Along with religion, politics can be a touchy subject for polite conversation in the real world, and new research shows our online social lives mirror our real world behaviors – politics and social networking sites have an uneasy relationship, according to a new survey from the Pew Research Center’s Internet & American Life project.
The survey was completed in February 2012 and combed information from 2,253 Americans, age 18 and over. Some introductory numbers Pew found: 80 percent of Americans use the Internet, 66 percent of those Americans use a social networking site, and of those people, 75 percent say that their friends post some sort of political content.
While some political analysts have criticized social networking sites and the Internet for being responsible for creating political echo chambers, the Pew survey seems to show that this echo chamber viewpoint may be too harsh of a conclusion. Pew found that only 25 percent of social networking users always or mostly agree with the political content posted by friends.
The survey seemed to suggest that SNS users friendship “are not centered on political discussion and that many networks are not built with ideological compatibility as a core organizing principle.” Users seem to shy away from political confrontation; 73 percent say they sometimes, or never agree with friends political postings, and 66 percent of those people who don’t see eye-to-eye with their friends on politics tend to ignore those posts. A fifth (22 percent) of social networking users actively censor themselves politically for fear of upsetting or offending one of their social network friends.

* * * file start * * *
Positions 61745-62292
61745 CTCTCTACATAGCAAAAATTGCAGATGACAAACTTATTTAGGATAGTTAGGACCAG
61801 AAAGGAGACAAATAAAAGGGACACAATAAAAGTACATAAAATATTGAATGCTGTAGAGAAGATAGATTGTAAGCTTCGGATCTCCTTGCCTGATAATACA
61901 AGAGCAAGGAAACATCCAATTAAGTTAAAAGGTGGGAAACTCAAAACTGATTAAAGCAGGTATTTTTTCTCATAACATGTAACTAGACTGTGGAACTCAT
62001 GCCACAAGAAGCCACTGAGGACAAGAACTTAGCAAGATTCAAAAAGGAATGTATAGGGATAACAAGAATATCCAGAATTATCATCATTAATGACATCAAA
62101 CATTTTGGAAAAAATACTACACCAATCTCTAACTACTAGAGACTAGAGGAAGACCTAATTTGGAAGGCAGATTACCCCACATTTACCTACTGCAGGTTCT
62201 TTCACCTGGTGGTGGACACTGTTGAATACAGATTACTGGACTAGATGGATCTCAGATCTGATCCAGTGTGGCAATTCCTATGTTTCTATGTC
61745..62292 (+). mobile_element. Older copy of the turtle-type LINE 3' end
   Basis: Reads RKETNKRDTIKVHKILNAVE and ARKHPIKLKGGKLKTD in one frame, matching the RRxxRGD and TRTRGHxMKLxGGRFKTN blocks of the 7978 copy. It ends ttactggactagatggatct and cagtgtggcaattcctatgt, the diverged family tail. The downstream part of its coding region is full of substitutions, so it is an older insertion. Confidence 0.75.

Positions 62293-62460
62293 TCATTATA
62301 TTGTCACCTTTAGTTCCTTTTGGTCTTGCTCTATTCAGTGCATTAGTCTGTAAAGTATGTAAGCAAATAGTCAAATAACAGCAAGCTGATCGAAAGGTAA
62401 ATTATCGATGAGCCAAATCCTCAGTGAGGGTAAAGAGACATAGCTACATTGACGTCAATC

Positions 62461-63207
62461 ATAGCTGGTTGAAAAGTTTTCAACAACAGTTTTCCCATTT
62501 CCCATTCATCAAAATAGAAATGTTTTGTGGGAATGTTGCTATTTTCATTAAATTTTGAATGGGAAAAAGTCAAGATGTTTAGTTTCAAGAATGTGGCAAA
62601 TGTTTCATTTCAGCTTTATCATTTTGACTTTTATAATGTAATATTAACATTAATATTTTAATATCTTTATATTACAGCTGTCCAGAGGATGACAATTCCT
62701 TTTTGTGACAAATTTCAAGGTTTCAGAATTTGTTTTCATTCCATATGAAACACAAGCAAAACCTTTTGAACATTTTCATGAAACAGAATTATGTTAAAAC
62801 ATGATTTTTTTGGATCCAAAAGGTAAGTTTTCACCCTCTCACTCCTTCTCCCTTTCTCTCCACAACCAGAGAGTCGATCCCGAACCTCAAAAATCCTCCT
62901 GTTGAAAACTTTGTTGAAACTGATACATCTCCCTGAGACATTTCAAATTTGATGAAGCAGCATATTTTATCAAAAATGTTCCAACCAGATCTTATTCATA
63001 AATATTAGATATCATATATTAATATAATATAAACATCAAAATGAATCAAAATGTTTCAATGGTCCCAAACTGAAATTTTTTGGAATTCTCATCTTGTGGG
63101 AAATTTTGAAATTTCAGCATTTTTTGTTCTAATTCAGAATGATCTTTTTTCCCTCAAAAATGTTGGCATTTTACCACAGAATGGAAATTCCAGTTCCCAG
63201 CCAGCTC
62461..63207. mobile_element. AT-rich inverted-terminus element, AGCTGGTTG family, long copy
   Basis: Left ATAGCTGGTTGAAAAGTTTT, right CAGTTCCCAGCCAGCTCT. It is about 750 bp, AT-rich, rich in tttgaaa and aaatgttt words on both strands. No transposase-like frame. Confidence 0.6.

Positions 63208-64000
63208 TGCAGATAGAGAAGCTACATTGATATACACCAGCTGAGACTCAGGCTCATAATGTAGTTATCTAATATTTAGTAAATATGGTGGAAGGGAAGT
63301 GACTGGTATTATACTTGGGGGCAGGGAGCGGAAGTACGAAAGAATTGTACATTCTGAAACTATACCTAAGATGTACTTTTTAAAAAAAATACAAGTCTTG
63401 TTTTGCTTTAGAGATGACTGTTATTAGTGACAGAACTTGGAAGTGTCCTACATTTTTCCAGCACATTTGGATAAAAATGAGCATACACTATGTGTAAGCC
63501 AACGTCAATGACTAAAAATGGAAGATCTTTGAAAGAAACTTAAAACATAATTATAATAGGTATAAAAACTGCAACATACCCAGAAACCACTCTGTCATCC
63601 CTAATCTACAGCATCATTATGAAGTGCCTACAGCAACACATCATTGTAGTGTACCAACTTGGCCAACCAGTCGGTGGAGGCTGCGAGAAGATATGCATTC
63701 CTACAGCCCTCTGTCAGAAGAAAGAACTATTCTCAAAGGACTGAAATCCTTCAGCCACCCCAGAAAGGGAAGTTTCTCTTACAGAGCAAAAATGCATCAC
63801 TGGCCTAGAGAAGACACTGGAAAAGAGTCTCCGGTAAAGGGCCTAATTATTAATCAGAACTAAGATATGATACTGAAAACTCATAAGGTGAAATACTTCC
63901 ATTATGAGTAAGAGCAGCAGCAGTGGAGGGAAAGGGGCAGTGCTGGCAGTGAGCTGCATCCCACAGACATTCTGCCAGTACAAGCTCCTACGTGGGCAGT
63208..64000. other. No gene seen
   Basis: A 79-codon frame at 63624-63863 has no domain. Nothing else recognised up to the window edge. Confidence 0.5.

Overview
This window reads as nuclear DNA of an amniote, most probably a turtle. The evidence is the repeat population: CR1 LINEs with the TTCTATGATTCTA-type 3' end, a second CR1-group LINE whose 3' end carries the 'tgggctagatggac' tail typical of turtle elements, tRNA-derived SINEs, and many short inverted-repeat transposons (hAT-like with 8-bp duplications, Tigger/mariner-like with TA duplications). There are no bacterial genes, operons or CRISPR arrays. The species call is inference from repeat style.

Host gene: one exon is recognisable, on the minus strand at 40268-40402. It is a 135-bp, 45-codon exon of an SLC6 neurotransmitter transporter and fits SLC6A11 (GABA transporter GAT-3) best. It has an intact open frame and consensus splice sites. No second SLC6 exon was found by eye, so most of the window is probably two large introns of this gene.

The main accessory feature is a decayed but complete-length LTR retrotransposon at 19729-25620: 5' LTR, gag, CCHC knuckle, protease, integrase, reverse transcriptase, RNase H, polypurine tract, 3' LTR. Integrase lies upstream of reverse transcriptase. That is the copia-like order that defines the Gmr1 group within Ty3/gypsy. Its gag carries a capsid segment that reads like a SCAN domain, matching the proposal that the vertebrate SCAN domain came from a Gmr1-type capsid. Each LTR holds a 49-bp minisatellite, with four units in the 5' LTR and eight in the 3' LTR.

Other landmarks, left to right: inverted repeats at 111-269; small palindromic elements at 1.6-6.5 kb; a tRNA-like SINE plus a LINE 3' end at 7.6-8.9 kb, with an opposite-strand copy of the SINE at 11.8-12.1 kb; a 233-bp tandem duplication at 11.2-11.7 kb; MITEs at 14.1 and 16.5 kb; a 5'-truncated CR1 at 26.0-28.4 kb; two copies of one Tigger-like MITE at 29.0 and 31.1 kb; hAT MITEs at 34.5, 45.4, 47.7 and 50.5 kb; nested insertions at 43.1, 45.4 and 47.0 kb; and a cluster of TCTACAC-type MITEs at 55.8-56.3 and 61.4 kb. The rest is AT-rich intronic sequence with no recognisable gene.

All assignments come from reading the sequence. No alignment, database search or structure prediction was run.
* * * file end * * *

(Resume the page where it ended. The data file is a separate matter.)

Interestingly, a good portion of users have been surprised by their friends’ political leanings. The survey found that 38 percent of SNS users learned their friends held different political beliefs than they thought; this typically happened with Democrats, liberals as well as those with very conservative views.
And if you’ve ever thought of unfriending someone for being too political zealous, you’re not alone. At least 18 percent of social networking site users have decided to block, unfriend or hide someone based on politics. Usually, the top reasons for unfriending are for hyper-frequent political posting, for offensive posts, or for argumentative behavior. Typically the blocked friend was a distant friend, an acquaintance or someone they’ve never met in the real world. Demographic-wise, liberals tend to block more: 28 percent of liberals have blocked, unfriended or hidden, while only 16 percent of conservatives and 14 percent of moderates have acted this way.
These numbers don’t necessarily mean that politics is taboo. Social networking sites can still be a hot bed of political conversation, according to Pew, “especially during campaign seasons.” Politico’s recent team up with Facebook to measure GOP candidate buzz somewhat confirms Pew’s point. 47 percent of SNS users have hit the “like” button to affirm a friends political comment and 16 percent have friended or followed someone based on similar political views: Democrats tend to affirm more with comments than Republicans or Independents. All in all, the Pew survey says that “friends sometimes agree and sometimes disagree,” inside social networking sites, but tend to ignore any little political blips of annoyance to continue on with friendships.
Via Pew Internet
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